Here is our op-ed on the Medicaid Redesign Team that ran in today’s Albany Times Union. Comments most welcome!
By Nisha Agarwal and Shena Elrington
Gov. Andrew Cuomo‘s Medicaid Redesign Team was handpicked by him and elected by no one. Though touted as a collection of health care “experts,” the majority of the team’s members have strong ties to special interests in the health care industry.
Not surprisingly, its proposals for cuts reflect the vested interests of its members.
Proposal 67 calls for the closing or downsizing of safety net hospitals that provide health care services in medically under-served areas. We need more health services in these communities, not less, particularly since these communities have been ravaged by hospital closures in recent years.
Central Brooklyn, with its extremely low-income and 90 percent black and Latino population, has lost two hospitals, OB-GYN and prenatal services at two other local hospitals, 13 outpatient clinics, a federally funded health center and at least two women, infants and children program centers that provide nutrition education and assistance in recent years, despite having some of the worst health outcomes in the city.
The infant mortality rate in the Brownsville section of central Brooklyn is nearly five times that of Manhattan’s Upper East Side.
Do we really need more hospitals in areas like central Brooklyn to close?
When safety net hospitals close, people are forced to travel farther to see care at the few institutions that remain open — usually elite private academic teaching centers. These are the very same institutions to which many of the Medicaid team’s members have strong connections, raising questions about the appropriateness of using the regulatory process to funnel business to special-interest groups.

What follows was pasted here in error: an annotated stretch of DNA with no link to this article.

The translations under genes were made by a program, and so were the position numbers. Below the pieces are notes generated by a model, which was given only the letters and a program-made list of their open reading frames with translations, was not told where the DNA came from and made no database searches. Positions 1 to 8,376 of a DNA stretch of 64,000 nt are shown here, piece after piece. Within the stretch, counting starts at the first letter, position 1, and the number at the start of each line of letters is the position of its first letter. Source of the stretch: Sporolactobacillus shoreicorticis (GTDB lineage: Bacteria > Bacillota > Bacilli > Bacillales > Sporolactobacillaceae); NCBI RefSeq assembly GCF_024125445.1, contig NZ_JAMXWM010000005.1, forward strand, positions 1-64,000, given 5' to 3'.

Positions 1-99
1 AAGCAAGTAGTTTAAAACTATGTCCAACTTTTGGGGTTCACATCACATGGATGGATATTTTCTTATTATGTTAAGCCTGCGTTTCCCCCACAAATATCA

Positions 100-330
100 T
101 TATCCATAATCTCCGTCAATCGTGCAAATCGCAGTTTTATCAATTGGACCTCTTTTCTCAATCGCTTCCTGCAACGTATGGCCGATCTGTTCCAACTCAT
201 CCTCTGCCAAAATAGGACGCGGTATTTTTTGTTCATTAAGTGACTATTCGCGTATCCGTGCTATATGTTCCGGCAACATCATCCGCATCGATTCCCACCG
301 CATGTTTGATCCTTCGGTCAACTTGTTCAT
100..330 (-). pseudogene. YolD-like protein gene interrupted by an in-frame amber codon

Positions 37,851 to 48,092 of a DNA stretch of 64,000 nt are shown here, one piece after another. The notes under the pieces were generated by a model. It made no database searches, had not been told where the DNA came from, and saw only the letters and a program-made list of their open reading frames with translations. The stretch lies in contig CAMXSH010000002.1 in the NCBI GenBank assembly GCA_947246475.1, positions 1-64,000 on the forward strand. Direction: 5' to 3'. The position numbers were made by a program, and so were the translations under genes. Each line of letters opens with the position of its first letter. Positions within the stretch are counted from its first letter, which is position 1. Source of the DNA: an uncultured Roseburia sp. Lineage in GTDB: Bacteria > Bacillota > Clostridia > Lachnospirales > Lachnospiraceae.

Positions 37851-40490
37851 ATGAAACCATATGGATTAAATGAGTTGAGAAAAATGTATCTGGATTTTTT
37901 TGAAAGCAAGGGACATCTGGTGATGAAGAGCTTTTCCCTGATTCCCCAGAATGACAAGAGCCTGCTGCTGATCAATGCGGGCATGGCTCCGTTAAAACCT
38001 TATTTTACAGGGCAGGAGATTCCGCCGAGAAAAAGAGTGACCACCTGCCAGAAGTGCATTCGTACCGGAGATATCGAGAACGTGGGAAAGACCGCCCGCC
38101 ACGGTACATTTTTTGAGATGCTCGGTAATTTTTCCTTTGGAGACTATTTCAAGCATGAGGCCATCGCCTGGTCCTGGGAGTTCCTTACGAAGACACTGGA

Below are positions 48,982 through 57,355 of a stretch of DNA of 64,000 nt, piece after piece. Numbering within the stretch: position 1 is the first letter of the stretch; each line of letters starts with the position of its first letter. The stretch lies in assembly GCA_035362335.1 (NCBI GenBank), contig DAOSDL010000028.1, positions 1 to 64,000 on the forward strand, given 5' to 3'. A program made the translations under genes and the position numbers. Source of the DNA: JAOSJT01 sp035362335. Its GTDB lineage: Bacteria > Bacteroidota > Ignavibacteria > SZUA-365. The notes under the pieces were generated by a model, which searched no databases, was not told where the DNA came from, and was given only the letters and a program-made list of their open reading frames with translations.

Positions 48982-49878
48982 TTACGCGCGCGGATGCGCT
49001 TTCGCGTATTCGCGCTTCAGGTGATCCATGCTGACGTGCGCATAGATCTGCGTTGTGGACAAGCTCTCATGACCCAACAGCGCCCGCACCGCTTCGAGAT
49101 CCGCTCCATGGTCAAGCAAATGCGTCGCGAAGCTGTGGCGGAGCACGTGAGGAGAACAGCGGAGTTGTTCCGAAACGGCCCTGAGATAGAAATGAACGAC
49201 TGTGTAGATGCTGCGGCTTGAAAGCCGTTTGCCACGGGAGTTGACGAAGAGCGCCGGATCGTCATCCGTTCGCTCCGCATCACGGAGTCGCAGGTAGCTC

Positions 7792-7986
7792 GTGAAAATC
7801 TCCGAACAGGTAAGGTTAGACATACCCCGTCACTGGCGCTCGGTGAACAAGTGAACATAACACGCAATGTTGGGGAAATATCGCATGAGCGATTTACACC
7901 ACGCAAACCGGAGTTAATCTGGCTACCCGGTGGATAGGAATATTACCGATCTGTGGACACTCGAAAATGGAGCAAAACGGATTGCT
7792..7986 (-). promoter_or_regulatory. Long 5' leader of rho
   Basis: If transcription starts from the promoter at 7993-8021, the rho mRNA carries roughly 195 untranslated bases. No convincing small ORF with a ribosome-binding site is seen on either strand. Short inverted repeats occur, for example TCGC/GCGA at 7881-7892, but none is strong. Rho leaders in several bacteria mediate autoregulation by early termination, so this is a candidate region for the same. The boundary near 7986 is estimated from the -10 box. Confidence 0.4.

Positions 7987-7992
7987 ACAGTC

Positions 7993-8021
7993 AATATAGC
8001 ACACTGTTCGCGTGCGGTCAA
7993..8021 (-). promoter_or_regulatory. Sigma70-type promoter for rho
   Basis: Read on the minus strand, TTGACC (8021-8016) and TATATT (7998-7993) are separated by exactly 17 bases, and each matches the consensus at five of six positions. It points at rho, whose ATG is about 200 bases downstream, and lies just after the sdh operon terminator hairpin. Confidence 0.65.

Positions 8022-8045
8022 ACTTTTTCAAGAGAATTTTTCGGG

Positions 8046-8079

What is more, proposals that would actually support safety net institutions and use public dollars in an accountable and transparent way never made it into the final Medicaid reform package.
Proposal 66, for example, would have recalibrated charity care and Medicaid dollars so that the distribution of that funding would be based on the actual Medicaid and uninsured losses. Hospitals in New York now receive “indigent care” funding regardless of the volume of care they actually provide to Medicaid and uninsured patients. So, hospitals that provide very little care to low-income New Yorkers often get more money from the indigent care pool than they deserve, while safety net institutions, which provide a lot of care to Medicaid and uninsured patients, do not get their fair share.
Recalibrating the way this funding is distributed would not only make sense and bolster the financial stability of critical safety net institutions. It also is required under federal health reform and was very favorably ranked through the Medicaid Redesign Team’s own scoring process. Yet, the proposal never made it into the team’s final recommendations.
New York is in the midst of an epic budget crisis. Medicaid is seen as the linchpin to solving that crisis. But its redesign should not be done in such a way as to threaten the very institutions that serve as a safety net for our state’s most vulnerable residents. The erosion of our health care safety net threatens the stability of the system for all of us.